Autism Speaks remains successful, despite the lack of support from people with autism because it caters to parents of children with autism. I am not saying helping families with autistic children is not necessary and important, but if Autism Speaks only focuses on programming for parents, it abandons the children who are certainly in equal if not in more need of Autism Speaks’ help. In addition, the children are not aware of the problematic nature of Autism Speaks for obvious reasons, but the parents are also not necessarily aware of the problematic nature of Autism Speaks because they are new to the community. This means those who are the most supportive of the organization are those who are not educated about the issues, which is quite disturbing, especially considering that Autism Speaks claims to increase education about autism. On top of that, many families turn to Autism Speaks for education and will only receive the problematic representation of what it is truly like to be autistic that the organization provides. Their scare tactics help keep families grateful for their services and encourage them to continue to use their services. This problematic representation will affect the way these families raise their children, which in turn, could increase stigma. I think anyone should be suspicious of an organization that takes in support from vulnerable families but can not keep the support of less vulnerable or more informed members of the community.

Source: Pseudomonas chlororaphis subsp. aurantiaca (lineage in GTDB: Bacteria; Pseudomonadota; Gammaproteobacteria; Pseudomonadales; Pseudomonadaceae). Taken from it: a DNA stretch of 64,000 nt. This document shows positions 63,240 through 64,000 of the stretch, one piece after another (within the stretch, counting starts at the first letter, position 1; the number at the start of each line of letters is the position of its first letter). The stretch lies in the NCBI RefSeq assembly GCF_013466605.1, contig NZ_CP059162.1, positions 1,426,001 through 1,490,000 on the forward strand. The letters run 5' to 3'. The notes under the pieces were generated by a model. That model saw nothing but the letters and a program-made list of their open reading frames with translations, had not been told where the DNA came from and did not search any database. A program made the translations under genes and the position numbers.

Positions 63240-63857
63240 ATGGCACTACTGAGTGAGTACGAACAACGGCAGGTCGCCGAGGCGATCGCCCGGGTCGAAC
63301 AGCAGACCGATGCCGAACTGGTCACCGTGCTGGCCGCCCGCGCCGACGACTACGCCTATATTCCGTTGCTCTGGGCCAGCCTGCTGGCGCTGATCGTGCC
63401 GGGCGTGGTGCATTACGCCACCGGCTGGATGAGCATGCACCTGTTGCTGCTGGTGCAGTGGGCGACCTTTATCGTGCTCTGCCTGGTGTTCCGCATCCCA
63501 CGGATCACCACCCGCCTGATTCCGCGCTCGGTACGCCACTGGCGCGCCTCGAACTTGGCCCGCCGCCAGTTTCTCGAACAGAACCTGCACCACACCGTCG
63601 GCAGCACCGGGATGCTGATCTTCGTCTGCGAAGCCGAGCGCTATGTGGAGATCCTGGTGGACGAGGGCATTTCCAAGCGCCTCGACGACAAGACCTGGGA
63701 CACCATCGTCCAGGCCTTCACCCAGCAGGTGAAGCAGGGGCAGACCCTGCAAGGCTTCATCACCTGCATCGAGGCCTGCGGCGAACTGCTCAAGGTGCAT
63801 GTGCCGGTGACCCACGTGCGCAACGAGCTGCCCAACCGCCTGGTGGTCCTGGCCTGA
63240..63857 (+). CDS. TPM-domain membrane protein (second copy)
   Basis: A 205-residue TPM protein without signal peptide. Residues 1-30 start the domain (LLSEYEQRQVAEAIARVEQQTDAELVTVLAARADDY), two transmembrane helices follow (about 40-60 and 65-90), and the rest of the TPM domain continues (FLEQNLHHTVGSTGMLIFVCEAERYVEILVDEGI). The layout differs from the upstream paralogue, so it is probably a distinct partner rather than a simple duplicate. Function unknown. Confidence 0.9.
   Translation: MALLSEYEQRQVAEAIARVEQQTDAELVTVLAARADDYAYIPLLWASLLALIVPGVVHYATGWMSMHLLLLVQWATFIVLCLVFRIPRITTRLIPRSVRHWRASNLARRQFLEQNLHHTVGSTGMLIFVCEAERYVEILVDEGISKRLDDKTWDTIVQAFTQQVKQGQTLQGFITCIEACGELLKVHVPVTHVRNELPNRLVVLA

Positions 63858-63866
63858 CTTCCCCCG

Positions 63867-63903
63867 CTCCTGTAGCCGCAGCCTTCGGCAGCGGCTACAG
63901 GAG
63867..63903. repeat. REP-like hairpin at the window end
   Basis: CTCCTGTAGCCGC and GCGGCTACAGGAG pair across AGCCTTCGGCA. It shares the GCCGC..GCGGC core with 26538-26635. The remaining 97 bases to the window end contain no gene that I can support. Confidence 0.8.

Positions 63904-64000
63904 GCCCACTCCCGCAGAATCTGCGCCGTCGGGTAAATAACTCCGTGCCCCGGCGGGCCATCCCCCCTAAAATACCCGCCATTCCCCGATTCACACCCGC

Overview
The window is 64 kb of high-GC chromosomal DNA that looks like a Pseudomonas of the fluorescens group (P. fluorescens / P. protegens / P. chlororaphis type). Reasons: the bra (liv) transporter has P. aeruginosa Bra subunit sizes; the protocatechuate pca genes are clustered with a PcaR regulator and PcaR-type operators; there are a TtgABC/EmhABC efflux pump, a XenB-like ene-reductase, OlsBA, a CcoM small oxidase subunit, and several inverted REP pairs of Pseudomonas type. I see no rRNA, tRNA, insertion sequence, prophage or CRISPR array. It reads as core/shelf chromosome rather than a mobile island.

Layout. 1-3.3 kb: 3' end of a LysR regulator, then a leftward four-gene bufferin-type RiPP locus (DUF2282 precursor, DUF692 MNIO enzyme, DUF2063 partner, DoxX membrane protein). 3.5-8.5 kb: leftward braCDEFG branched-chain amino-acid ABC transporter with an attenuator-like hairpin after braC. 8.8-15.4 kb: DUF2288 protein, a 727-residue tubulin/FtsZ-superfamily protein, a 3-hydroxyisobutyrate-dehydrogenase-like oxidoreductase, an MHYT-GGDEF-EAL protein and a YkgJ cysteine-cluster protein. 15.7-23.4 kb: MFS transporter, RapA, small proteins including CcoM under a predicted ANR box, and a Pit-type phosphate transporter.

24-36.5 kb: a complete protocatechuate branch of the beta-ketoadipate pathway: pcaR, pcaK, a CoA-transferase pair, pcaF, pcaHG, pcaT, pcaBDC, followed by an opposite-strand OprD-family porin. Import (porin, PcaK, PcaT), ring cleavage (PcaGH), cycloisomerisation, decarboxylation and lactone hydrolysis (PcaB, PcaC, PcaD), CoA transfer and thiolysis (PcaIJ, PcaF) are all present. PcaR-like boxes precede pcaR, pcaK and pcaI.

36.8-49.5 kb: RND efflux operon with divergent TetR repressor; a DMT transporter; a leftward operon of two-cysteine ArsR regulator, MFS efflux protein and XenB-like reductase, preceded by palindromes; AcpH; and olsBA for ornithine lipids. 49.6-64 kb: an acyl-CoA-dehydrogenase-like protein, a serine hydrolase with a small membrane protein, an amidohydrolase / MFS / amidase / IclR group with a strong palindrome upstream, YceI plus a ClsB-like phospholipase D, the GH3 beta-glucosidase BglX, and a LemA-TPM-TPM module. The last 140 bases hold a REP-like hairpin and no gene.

3. Autism Speaks does not allocate its funds to directly help people with autism.